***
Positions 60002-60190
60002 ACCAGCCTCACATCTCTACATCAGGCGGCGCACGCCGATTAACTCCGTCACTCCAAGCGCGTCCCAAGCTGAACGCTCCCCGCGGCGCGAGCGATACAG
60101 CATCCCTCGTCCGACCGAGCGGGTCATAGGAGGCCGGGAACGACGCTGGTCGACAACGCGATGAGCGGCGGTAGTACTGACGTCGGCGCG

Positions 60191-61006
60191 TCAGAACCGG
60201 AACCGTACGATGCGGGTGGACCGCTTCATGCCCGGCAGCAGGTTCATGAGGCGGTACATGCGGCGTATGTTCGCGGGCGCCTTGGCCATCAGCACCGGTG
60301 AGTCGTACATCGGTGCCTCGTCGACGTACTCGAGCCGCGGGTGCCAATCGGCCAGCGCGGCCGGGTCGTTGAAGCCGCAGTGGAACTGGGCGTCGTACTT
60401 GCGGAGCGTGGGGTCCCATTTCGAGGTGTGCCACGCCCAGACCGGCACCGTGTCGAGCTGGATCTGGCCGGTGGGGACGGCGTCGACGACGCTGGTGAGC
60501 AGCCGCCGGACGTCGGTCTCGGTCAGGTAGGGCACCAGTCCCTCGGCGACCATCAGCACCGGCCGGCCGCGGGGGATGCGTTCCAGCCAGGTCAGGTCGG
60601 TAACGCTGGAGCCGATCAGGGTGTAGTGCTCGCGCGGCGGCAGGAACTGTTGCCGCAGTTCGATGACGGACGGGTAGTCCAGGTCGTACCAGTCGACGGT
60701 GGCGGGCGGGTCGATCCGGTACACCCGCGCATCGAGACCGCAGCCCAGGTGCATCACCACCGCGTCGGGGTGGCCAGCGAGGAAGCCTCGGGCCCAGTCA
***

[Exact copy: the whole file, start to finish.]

Positions 60002-60190
60002 ACCAGCCTCACATCTCTACATCAGGCGGCGCACGCCGATTAACTCCGTCACTCCAAGCGCGTCCCAAGCTGAACGCTCCCCGCGGCGCGAGCGATACAG
60101 CATCCCTCGTCCGACCGAGCGGGTCATAGGAGGCCGGGAACGACGCTGGTCGACAACGCGATGAGCGGCGGTAGTACTGACGTCGGCGCG

Positions 60191-61006
60191 TCAGAACCGG
60201 AACCGTACGATGCGGGTGGACCGCTTCATGCCCGGCAGCAGGTTCATGAGGCGGTACATGCGGCGTATGTTCGCGGGCGCCTTGGCCATCAGCACCGGTG
60301 AGTCGTACATCGGTGCCTCGTCGACGTACTCGAGCCGCGGGTGCCAATCGGCCAGCGCGGCCGGGTCGTTGAAGCCGCAGTGGAACTGGGCGTCGTACTT
60401 GCGGAGCGTGGGGTCCCATTTCGAGGTGTGCCACGCCCAGACCGGCACCGTGTCGAGCTGGATCTGGCCGGTGGGGACGGCGTCGACGACGCTGGTGAGC
60501 AGCCGCCGGACGTCGGTCTCGGTCAGGTAGGGCACCAGTCCCTCGGCGACCATCAGCACCGGCCGGCCGCGGGGGATGCGTTCCAGCCAGGTCAGGTCGG
60601 TAACGCTGGAGCCGATCAGGGTGTAGTGCTCGCGCGGCGGCAGGAACTGTTGCCGCAGTTCGATGACGGACGGGTAGTCCAGGTCGTACCAGTCGACGGT
60701 GGCGGGCGGGTCGATCCGGTACACCCGCGCATCGAGACCGCAGCCCAGGTGCATCACCACCGCGTCGGGGTGGCCAGCGAGGAAGCCTCGGGCCCAGTCA